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Spatial and temporal variability of picocyanobacteria Synechococcus sp. in San Francisco Bay

Limnology and Oceanography

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Abstract

We collected samples monthly, from April to August 1998, to measure the abundance of autotrophic picoplankton in San Francisco Bay. Samples taken along a 160-km transect showed that picocyanobacteria (Synechococcus sp.) was a persistent component of the San Francisco Bay phytoplankton in all the estuarine habitats, from freshwater to seawater and during all months of the spring-summer transition. Abundance ranged from 4.6 X 106 to 5.2 X 108 cells L-1, with peak abundance during the spring bloom (April and May) and during July with a persistent spatial pattern of smallest abundance near the coastal ocean and highest abundance in the landward domains of the estuary. The picocyanobacterial component (as estimated percentage of chlorophyll a concentration) was, on average, 15% of total phytoplankton biomass during the summer-autumn nonbloom periods and only 2% of chlorophyll biomass during the spring bloom. This result is consistent with the emerging concept of a gradient of increasing importance of picocyanobacteria along the gradient of decreasing nutrient concentrations from estuaries to the open ocean.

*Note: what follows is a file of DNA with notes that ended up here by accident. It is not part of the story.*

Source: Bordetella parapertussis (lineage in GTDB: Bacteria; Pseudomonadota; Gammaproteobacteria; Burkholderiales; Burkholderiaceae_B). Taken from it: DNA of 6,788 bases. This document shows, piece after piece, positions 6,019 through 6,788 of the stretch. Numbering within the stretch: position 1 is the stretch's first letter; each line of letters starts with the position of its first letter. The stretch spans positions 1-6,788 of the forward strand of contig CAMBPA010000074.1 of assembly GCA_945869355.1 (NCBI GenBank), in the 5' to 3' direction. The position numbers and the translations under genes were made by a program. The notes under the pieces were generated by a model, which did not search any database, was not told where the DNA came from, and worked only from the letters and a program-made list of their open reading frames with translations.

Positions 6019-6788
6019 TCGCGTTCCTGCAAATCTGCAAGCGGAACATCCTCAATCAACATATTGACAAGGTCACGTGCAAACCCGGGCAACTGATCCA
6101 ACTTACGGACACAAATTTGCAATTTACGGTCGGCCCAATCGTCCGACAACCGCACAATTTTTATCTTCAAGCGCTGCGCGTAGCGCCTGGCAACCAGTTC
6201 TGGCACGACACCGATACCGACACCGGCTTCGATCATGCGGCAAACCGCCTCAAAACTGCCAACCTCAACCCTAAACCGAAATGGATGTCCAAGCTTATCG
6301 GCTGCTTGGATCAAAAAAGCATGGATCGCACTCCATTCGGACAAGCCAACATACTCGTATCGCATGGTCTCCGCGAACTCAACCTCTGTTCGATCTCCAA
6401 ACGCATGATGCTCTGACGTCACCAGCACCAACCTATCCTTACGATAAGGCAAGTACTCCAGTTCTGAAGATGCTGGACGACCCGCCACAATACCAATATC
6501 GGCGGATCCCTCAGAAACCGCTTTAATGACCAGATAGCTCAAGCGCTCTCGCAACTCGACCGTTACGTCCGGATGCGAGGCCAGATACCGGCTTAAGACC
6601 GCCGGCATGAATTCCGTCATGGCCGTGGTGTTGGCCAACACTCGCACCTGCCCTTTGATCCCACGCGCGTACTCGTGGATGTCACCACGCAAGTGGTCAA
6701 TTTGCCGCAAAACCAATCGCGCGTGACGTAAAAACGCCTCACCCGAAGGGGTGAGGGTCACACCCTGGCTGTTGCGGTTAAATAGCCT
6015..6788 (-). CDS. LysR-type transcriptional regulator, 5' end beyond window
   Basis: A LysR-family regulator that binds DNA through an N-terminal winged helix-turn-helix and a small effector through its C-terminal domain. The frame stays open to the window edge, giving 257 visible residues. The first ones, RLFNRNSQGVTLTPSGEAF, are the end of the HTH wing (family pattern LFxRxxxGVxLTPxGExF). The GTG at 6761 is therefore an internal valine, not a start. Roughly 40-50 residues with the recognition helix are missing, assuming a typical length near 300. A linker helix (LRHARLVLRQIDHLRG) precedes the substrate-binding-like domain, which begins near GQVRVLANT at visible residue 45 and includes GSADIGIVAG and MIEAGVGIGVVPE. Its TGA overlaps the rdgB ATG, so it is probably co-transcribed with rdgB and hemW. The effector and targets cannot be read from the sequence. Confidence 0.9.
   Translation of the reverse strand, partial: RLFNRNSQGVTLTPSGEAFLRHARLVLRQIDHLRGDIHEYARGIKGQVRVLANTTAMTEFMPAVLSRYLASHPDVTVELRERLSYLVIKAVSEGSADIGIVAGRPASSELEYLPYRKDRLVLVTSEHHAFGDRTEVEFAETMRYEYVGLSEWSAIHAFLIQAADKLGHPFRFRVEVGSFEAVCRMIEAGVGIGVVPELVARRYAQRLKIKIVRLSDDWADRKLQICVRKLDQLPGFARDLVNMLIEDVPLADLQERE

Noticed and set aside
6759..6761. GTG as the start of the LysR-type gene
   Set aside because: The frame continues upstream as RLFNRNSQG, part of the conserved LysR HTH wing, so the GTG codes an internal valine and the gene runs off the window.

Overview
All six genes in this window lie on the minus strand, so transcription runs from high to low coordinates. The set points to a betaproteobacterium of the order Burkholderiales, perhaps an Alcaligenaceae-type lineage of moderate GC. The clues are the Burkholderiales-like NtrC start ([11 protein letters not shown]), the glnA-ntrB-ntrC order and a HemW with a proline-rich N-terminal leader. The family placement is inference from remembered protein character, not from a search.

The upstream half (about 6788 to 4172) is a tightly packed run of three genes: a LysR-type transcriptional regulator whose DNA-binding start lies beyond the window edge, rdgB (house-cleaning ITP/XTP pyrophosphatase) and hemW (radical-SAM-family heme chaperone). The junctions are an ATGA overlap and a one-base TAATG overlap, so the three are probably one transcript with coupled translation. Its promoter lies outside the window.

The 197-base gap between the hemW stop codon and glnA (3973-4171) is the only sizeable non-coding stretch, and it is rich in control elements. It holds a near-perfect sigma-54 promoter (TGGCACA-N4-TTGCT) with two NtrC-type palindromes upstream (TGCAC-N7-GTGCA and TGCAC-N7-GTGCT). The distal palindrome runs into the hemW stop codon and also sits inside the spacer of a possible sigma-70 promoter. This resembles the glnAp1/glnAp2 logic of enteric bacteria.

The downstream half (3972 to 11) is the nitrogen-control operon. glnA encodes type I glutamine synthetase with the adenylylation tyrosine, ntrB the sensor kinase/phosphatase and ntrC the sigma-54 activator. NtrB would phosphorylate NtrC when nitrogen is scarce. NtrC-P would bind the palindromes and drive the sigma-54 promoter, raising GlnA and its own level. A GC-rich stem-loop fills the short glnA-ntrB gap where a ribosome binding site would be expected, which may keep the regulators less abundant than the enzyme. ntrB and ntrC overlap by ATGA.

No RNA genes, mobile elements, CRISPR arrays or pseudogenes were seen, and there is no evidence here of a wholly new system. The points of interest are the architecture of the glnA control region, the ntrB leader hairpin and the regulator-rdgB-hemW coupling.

Additional Publication Details

Publication type:
Article
Publication Subtype:
Journal Article
Title:
Spatial and temporal variability of picocyanobacteria Synechococcus sp. in San Francisco Bay
Series title:
Limnology and Oceanography
Volume
45
Issue:
3
Year Published:
2000
Language:
English
Larger Work Type:
Article
Larger Work Subtype:
Journal Article
Larger Work Title:
Limnology and Oceanography
First page:
695
Last page:
702